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Eur J Cancer. 1999 May;35(5):833-9.

Tamoxifen inhibits particulate-associated protein kinase C activity, and sensitises cultured human glioblastoma cells not to etoposide but to gamma-radiation and BCNU.

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South-American Office for Anticancer Drug Development (SOAD), Hospital de Clinicas de Porto Alegre, SP, Brazil.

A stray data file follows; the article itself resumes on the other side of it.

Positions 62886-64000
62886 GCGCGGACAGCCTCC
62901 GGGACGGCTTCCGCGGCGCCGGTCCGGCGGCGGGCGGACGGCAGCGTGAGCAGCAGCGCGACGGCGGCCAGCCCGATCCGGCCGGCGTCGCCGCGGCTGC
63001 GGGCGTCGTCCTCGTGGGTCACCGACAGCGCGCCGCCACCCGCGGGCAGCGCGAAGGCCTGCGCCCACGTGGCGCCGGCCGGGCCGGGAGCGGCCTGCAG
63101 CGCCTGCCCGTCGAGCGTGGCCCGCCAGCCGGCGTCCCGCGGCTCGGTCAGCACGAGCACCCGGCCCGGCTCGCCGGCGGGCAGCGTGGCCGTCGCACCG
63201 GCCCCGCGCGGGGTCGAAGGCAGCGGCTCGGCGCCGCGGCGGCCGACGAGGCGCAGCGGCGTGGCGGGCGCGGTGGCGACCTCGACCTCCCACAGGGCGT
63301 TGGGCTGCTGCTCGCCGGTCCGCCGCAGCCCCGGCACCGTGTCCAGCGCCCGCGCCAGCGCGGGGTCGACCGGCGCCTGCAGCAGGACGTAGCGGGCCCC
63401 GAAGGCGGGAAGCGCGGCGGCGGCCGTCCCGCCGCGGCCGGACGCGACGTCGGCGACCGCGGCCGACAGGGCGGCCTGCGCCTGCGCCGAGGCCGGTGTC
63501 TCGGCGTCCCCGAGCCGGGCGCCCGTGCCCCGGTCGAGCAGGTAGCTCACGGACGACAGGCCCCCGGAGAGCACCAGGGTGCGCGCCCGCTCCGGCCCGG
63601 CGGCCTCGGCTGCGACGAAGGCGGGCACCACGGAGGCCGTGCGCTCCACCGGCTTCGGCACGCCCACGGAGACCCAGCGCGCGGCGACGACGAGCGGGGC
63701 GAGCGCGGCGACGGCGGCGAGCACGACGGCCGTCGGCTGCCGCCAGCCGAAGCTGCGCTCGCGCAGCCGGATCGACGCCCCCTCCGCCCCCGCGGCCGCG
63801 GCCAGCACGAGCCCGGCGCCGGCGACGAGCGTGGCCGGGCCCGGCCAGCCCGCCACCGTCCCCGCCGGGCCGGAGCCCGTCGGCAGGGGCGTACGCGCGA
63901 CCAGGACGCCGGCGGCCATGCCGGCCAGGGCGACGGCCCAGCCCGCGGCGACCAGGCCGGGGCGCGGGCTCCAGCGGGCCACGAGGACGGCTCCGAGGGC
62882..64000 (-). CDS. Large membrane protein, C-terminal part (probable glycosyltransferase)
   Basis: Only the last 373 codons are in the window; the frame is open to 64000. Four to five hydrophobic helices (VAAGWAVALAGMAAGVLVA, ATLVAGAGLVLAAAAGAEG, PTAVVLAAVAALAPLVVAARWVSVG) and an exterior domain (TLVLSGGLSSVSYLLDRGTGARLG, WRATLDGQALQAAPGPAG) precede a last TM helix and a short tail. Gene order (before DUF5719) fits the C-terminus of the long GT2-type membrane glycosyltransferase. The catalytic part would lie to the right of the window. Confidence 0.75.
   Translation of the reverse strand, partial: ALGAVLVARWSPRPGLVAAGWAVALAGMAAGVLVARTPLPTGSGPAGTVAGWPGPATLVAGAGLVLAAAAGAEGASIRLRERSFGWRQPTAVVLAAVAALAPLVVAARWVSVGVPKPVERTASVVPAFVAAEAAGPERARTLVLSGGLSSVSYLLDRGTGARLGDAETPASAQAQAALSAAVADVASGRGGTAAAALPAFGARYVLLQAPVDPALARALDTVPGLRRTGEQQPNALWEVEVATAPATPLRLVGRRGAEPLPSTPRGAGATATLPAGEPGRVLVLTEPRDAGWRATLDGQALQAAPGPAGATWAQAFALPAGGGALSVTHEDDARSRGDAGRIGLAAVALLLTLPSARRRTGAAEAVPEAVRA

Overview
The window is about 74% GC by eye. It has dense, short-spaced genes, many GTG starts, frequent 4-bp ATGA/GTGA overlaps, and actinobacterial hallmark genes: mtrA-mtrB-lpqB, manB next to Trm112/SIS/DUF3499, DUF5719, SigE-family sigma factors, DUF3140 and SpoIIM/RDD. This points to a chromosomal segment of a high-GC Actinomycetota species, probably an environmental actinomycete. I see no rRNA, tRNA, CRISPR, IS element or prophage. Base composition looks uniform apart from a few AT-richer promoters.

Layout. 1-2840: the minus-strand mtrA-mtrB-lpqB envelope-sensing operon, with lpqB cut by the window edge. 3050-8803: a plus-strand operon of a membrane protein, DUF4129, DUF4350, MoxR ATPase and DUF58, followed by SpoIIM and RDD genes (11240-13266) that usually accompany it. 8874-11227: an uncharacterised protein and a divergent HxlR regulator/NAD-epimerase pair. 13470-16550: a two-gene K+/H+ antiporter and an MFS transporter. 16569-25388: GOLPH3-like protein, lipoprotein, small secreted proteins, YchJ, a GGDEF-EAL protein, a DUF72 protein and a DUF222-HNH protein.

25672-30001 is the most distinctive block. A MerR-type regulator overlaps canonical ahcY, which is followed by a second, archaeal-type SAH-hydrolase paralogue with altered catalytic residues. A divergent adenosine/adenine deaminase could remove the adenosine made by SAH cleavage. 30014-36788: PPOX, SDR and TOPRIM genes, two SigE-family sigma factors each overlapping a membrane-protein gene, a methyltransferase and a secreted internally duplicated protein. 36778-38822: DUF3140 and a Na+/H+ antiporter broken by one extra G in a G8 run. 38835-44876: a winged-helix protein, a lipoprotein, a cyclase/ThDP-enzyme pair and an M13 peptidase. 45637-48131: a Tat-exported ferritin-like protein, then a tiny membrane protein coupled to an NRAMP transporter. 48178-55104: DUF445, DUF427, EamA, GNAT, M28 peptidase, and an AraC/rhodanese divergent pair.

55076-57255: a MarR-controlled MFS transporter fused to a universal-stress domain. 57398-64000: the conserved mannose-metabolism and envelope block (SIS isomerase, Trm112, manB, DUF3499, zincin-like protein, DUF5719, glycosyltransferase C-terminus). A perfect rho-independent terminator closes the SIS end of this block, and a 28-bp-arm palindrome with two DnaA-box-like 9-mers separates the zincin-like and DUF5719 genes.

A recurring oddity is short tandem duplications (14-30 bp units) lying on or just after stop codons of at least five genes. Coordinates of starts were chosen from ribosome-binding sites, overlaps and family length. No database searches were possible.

We investigated the potential mechanisms of tamoxifen cytotoxicity in the U-373, U-138, and U-87 human glioblastoma cell lines, namely interference with protein kinase C (PKC) activity, the oestrogen receptor, and/or the production of transforming growth factor beta 1 (TGF-beta 1). We further examined the effects of tamoxifen on the cytotoxicity exerted by gamma-radiation, 1,3-bis(2-chloroethyl)-1-nitrosourea (BCNU), and etoposide in this cell line panel. Thus, the cells were treated for 4 days with tamoxifen, gamma-radiation, purified recombinant human TGF-beta 1 (rhTGF-beta 1), BCNU, or etoposide, either alone or at certain combinations. Cellular responses were evaluated with the sulphorhodamine B assay, as well as by multiple drug effect analysis, and related to PKC activities in particulate and cellular fractions; cellular oestrogen receptor contents; and the influence of rhTGF-beta 1 on cell growth. Tamoxifen inhibited cell proliferation as well as the phosphorylation capacity of the particulate, but not of the cytosolic fractions dose-dependently, at comparable kinetics, and at IC50 values of approximately 15 microM. At these concentrations, tamoxifen acted synergistically with gamma-radiation (4- to 6-fold) and additively with BCNU (approximately 2-fold), but did not affect etoposide cytotoxicity. The cells were negative to immunostaining for the oestrogen receptor, and rhRGF-beta 1 did not influence their growth up to 100 nm. Our data suggest that tamoxifen can sensitise cultured glioblastoma cells not to etoposide but to gamma-radiation and BCNU, possibly through interference with membrane PKC, supporting its evaluation in experimental protocols for primary malignant gliomas.

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